The inquiries were made after a legal opinion in April by the Office of Legal Counsel in the Justice Department endorsed the constitutionality of past efforts by F.B.I. counterterrorism agents to solicit help from local police forces to gather intelligence on antiwar and political demonstrations. The opinion said any chilling of First Amendment rights was "quite minimal" and was "substantially outweighed" by concerns for public safety at big demonstrations.

    Anthony Romero, executive director of the American Civil Liberties Union, said on Tuesday that he was troubled by the pre-emptive nature of the inquiries, which he said had deterred some demonstrators from protesting.

    "This looks like it's much more about intimidation and coercion than about criminal conduct," Mr. Romero said. "It's not enough for the F.B.I. to say that there's the potential for criminal activity. That's not the legal threshold, and if that were really the case, they could investigate anybody."

    Representative Conyers and his colleagues raised similar concerns in their letter. They asked the inspector general to examine internal documents at the Justice Department and F.B.I. on political protests and to determine if the inquiries "focused on actual threats of violence or merely involved legitimate political and antiwar activity."

    Copyright 2004 The New York Times Company

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    August 18, 2004
    Setbacks on Press Protections Are Seen

    A ruling last week ordering a reporter for Time magazine to jail for contempt and a subpoena later issued to a reporter for The New York Times in the same case are the latest examples in what legal experts characterize as an ominous trend for journalists: the weakening of fundamental protections for the gathering and publishing of news that had been generally viewed as settled since the Watergate era.

    Both the contempt citation and the subpoena were issued in a federal investigation of whether the Bush administration had illegally disclosed the identity of a covert officer of the Central Intelligence Agency to the syndicated columnist Robert Novak and other journalists.

    These actions, along with one in which a federal judge has ordered journalists from The Times and other news organizations to identify who told them personal information about the scientist Wen Ho Lee, have threatened to undermine what reporters have long regarded as their constitutionally protected privilege to shield their sources.

    At the same time, other court rulings in recent months have chipped away at another long-held legal principle, one that has enabled journalists to publish virtually everything they know without being subject to so-called prior restraint. They include a ruling that partly restricted coverage of the trials of defendants as disparate as Kobe Bryant and Frank P. Quattrone, the former investment banker.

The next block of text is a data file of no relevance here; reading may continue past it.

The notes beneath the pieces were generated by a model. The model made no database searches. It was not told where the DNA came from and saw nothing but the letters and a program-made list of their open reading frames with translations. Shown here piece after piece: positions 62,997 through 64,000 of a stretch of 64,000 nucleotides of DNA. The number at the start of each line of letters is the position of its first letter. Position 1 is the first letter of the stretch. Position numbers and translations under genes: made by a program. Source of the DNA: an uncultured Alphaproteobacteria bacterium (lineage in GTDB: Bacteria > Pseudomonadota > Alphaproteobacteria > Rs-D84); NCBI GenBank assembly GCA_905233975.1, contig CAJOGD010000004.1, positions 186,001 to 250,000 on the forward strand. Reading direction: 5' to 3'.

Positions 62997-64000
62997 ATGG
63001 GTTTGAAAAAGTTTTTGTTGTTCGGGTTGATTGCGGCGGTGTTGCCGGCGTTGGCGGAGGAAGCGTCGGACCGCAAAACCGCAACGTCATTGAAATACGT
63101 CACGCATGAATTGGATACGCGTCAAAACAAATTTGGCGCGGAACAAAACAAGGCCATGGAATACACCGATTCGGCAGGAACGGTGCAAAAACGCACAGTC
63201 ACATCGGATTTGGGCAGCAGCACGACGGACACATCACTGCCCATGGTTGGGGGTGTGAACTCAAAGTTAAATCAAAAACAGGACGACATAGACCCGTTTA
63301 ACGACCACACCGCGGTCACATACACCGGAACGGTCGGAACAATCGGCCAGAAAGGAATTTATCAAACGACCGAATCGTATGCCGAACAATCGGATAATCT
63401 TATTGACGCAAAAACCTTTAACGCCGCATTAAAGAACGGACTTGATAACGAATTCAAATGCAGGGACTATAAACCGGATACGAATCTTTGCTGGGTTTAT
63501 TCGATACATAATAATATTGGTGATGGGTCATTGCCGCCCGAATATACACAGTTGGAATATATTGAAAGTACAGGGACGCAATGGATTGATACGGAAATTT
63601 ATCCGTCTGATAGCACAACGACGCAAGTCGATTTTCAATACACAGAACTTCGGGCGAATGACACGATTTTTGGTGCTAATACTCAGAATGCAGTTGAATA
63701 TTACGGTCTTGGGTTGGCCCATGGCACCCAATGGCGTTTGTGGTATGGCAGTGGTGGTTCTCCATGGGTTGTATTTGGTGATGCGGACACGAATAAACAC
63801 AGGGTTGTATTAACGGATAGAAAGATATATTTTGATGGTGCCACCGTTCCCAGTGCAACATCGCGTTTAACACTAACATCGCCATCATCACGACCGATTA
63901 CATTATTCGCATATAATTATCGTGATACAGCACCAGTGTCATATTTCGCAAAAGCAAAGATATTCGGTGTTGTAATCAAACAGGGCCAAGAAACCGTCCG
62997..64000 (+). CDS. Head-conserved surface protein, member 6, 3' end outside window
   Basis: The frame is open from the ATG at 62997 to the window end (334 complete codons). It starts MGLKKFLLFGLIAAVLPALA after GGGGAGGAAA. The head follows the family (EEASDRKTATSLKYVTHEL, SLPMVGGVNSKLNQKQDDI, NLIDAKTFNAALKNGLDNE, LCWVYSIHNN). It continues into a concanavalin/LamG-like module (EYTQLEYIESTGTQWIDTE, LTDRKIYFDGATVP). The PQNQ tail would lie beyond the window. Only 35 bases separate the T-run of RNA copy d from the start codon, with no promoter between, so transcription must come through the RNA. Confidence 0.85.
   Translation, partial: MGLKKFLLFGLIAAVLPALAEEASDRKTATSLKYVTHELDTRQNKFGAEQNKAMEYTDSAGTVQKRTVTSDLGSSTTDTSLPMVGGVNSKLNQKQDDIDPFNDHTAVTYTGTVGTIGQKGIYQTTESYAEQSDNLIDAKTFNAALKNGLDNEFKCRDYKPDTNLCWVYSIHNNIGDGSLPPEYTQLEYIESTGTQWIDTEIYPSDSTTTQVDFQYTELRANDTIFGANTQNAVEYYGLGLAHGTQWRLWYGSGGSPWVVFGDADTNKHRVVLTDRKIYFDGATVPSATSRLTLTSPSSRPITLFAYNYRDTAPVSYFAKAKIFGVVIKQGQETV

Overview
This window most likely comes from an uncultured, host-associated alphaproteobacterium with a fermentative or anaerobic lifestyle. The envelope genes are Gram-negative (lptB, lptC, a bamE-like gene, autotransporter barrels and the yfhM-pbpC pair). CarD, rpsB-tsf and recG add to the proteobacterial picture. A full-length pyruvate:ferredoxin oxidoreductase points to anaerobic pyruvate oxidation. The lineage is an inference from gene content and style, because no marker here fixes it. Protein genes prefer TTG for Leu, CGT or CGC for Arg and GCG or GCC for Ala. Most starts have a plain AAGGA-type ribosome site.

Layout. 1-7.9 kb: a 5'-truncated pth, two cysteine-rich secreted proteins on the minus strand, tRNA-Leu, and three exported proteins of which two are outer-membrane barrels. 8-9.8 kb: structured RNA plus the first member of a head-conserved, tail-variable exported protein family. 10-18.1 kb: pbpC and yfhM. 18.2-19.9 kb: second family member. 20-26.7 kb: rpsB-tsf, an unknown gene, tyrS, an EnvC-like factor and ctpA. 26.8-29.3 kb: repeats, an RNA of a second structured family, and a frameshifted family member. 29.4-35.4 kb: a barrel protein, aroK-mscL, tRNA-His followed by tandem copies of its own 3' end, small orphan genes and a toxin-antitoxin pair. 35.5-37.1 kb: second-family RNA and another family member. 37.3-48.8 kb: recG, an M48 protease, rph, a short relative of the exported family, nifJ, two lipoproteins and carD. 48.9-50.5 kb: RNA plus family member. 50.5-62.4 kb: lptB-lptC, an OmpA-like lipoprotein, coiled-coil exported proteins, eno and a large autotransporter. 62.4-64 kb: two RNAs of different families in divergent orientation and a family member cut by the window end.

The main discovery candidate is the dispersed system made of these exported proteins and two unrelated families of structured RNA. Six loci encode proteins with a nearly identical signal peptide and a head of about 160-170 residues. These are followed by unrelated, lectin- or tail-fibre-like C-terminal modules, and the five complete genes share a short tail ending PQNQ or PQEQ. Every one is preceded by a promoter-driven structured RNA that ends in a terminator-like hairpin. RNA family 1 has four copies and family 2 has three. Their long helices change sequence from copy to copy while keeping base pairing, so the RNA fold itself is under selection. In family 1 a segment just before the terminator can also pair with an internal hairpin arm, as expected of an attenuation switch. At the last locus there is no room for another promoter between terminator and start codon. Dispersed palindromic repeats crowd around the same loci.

Meanwhile, officials at the Justice Department and other federal agencies have been tightening the rules governing what journalists and the general public can access under the Freedom of Information Act. They contend that the law's emphasis on swift and often-unfettered disclosure could aid terrorists.

    One agency, the Federal Energy Regulatory Commission, which oversees companies transmitting oil, electricity and natural gas, has drafted rules over the last year that could require some reporters to commit to submitting articles to the commission's lawyers for vetting before publication.

    "In effect, all of these developments work to thwart the ability of the press to do a good job of bringing vital information to the American public," said Paul K. McMasters, an ombudsman of the First Amendment Center, a nonprofit, nonpartisan organization that tracks such cases. "Some represent a direct restriction on their ability to get information to make stories work. Others could chill sources that have helped break many major stories."

    There are those, of course, who argue that at least some of the efforts to hem in the press represent a long-overdue correction. Reporters, they argue, sometimes overreach in challenging the desires of both the government and individuals to keep some information from public view.

    "I fully respect the fact that much of the truth we get today is a result of hard work by journalists and any restriction on their activity has a price," said Martin London, who represented Jacqueline Kennedy Onassis in a civil action in the 1970's that enjoined a celebrity photographer from following her too closely. "On the other hand, this is a balance."

    Among the principles at stake in the investigation into the leak of the name of the C.I.A. official, Valerie Plame, is that of a reporter's privilege to avoid having to testify about confidential or unpublished information, unless it goes "to the heart" of a particular case and cannot be otherwise obtained.

    While lower-court judges have generally upheld that principle, the reed to which they have clung - a concurrence by Justice Lewis F. Powell Jr. in a Supreme Court case from 1972 known as Branzburg - has been characterized as relatively thin in several recent decisions.

    In ordering the Time reporter, Matthew Cooper, jailed for refusing to name the government officials who disclosed Ms. Plame's name, Thomas F. Hogan, the chief judge of the Federal District Court in Washington, rejected the magazine's contention that the First Amendment entitled journalists to refuse to answer a grand jury's questions about confidential sources. (Mr. Cooper remains free as Time appeals the ruling.)